Needles and a Pen » Knitting, Sewing, and Nursing School

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  • Welcome to my blog!

    Hi! I'm Traci. I'm a nursing student and CNA who loves quilting, knitting, cross stitch, and the great outdoors. In my pre-scrubs life, I owned Real Photography, and you can still see my old wedding and portrait photography site here .

    I've created a map that shows links to our camping/hiking/general family fun review posts that you can find here. It's pretty much the coolest thing on this site. Thanks, Google!

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tutorial: easy peasy shirred skirt with 1 yard of fabric

I am so excited about the skirt I made from the Central Park fabric line:

(Yes, it’s for me, not Ellie.  The 7 year old next door was over while I was making it and he said “Is that another dress for Ellie?” and I said “No it’s for me” and he said “Are you sure?”  Which is pretty much how Nic feels about the fabric, too.  BUT, once it was all done and I put it on and was checking it out in the mirror the neighbor boy was all about it.  He said “That looks so good on you” at least three times and the awe in his voice was totally genuine.  But then again, my winter wardrobe makes me look like a lesbian trucker, so a little skirt was bound to elicit a little awe.)

This is probably the easiest skirt in the world you could ever make.  Thanks to my serger, it has a rolled hem at the bottom and top, so it’s pretty much as cheater as you can get.  It also met my criteria for fabric usage:  I have a bunch of fabrics that I have 1 yard of.  I love the fabric and want to make a skirt out of it, but 1 yard skirt tutorials are hard to come by, and the ones out there are all A Line skirts.  I’m not a huge fan of basic A line skirts–if I’m going to use a fabric with a fun pattern (and I’m going to) I want it to be gathered and playful in style, too.

I think I mentioned that as I made Ellie’s “smocked” dress it dawned on me that it would be a great adult skirt.  The next day I saw that Anna Marie Horner had posted a tutorial for making a smocked waist skirt.  I thought her method would be the same as mine, but when I checked it out, it’s actually different.  So…here’s the skinny on my skirt in case you want something even easier and more cheater-y.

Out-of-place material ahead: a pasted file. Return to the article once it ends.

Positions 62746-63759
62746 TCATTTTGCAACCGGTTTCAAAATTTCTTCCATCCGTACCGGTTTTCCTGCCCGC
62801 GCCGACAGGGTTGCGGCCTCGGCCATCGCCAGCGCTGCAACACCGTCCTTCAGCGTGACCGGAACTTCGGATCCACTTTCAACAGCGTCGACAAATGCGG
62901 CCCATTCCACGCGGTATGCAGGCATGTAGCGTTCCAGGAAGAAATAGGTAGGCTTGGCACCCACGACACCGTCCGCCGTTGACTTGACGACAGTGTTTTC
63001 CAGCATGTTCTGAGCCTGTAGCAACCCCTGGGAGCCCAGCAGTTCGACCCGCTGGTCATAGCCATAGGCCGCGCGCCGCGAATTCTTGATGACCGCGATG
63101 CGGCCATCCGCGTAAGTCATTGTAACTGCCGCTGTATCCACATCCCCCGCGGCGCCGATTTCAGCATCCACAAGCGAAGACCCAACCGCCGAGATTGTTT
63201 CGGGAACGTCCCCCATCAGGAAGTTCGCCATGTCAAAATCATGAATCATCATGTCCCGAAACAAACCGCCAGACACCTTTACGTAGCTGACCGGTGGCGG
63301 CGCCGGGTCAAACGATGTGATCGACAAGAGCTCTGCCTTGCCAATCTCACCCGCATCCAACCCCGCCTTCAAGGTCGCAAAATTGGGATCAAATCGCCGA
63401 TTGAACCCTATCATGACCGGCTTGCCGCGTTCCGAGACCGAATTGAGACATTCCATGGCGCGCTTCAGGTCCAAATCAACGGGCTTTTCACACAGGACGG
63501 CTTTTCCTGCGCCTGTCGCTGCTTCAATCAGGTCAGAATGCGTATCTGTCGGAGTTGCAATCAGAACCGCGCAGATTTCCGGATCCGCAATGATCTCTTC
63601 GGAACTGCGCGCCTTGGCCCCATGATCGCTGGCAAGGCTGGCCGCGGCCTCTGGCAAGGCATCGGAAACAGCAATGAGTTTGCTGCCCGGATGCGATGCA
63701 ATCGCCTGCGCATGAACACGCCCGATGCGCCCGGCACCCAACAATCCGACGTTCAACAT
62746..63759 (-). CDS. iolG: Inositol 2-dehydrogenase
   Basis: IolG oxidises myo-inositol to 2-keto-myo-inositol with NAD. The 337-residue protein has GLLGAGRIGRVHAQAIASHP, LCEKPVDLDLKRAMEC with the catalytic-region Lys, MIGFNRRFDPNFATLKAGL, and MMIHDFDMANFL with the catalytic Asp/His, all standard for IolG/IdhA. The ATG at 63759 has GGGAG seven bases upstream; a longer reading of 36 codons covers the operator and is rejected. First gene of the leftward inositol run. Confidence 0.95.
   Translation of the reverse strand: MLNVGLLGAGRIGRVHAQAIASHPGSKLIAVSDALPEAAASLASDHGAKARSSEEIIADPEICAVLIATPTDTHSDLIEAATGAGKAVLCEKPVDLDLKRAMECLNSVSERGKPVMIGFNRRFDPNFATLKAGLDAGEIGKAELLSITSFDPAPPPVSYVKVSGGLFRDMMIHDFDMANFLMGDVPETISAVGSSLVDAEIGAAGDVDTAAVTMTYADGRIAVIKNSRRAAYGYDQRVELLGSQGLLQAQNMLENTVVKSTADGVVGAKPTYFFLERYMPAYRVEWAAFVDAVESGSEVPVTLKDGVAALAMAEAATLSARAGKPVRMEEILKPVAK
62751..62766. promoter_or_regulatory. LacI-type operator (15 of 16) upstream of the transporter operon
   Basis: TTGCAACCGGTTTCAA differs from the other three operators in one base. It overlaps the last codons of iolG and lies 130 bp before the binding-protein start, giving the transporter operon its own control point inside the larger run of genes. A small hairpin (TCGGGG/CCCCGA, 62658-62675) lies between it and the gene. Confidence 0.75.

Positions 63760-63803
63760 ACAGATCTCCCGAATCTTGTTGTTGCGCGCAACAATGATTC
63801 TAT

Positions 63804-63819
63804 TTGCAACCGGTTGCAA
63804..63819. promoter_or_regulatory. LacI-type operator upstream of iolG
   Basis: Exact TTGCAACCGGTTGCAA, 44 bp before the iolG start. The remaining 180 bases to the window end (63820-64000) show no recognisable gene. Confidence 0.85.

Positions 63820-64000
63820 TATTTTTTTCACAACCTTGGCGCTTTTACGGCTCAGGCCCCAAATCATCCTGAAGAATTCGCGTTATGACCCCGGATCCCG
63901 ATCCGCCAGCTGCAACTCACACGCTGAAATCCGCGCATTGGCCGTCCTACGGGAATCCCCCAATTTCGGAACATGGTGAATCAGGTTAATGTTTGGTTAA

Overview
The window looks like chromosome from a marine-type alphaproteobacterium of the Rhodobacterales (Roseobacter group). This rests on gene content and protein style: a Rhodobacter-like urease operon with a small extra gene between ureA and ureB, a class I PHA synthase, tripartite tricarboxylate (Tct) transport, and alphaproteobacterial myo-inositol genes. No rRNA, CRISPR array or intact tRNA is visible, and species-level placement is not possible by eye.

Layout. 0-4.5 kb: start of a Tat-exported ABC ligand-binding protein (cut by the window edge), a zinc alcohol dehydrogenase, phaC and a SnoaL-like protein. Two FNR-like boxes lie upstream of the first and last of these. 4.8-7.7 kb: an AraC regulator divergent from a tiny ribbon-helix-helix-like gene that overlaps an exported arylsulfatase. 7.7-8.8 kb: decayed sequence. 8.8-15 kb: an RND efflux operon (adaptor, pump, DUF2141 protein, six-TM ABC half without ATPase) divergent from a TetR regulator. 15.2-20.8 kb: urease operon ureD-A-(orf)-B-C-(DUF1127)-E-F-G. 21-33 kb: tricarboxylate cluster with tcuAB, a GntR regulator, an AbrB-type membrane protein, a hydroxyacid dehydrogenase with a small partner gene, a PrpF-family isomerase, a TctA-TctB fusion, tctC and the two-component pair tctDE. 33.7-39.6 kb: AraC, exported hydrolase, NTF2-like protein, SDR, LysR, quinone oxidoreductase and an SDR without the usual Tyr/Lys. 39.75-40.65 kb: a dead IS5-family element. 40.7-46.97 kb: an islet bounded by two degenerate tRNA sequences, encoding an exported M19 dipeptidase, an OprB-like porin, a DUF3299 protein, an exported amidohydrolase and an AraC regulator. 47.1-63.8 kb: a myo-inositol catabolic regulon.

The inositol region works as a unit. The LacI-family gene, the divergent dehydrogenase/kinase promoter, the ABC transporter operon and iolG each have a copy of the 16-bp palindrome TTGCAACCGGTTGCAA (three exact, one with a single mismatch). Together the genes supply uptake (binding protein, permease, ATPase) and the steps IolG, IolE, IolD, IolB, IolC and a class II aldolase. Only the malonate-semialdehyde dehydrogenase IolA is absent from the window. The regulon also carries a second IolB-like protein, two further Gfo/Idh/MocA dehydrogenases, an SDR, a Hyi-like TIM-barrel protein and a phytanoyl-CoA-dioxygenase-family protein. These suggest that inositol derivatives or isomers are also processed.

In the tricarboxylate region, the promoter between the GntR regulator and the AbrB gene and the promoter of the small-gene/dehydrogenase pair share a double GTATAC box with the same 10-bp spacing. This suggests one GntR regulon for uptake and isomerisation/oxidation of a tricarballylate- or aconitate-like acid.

Materials: 1 yard of fabric, (1/4 yard of accent fabric – optional), 1 spool of elastic thread

1)  Fold your main fabric in half by bringing your selvedges together.  Cut the fabric in half using your fold line.  Now you have two pieces–each one is 36″x22.5″.

2) Optional: Cut your accent fabric into two 4″x36″ pieces.

3)  Optional: Using a serger or french seams, sew the accent fabric to the main fabric along the 36″ edges.  You now have two pieces–the front and back of your skirt.  (If you want your skirt a little shorter, you can trim your skirt panels down at this point.  My skirt has a main fabric that is 18″ tall and an accent strip that is 3″ tall.)

4)  Using the elastic thread and this tutorial, sew a row of the elastic-on-bottom, regular-thread-on-top straight stitches 1″ from the top edge of your front skirt piece.  Making your rows 1/2″ apart (I eyeballed it for my skirt), sew four more rows for a total of 5 rows of stitches.  Repeat with the back skirt piece.  You’ll now have two shirred pieces.

5)  With right sides together, sew one side seam.

6)  Now comes the part where you stand in front of a mirror with a pin and find the right spot for the other side seam.  Once you know how wide you want your skirt, turn the fabric rights sides together again and sew the other side seam.  Almost done!

7)  Using a serger and the rolled hem settings, hem the top and bottom raw edges.  (I like to use a contrasting color with my rolled hems.  Instead of looking like “okay–I cheated and am lazy and did a rolled hem” it’s all “hey!  look at me and all my cute pop of color over here!  I’m not lazy–I’m adorable!”)

In case you’re a visual person, I have some illustrations here.  (Even though I rock at stick figures, I suck a little at tutorials/patterns, so if you want to make this and have any questions, just let me know!)

If you make something with this tutorial, I’d love to see it!

Meagan - I always love your fabric choices when you make clothing for yourself. We have the same taste, and it’s fabulous! Even if our husbands don’t agree ( :
Thank you so much for the shirring tutorial, or link to it, I have looked for smocking/shirring tutorials before and they have all been either confusing or very complicated. I can’t wait to try it out!

Beth Moore - I just giggled out loud at illustration #6. LOVE IT!!! Oh, and the skirt is super cute too!!

Vickie - I am so inspired to make this skirt now! What a beautiful piece! What can I do to make my hems look as beautiful as yours without a special foot or serger?


Traci - Unfortunately sergers really are necessary for that sort of look. Without a serger you’re limited to either a hand sewn rolled hem or a folded hem.

Tia - I love this! I so wish I had a serger, but when I make this, I can find another way to hem.

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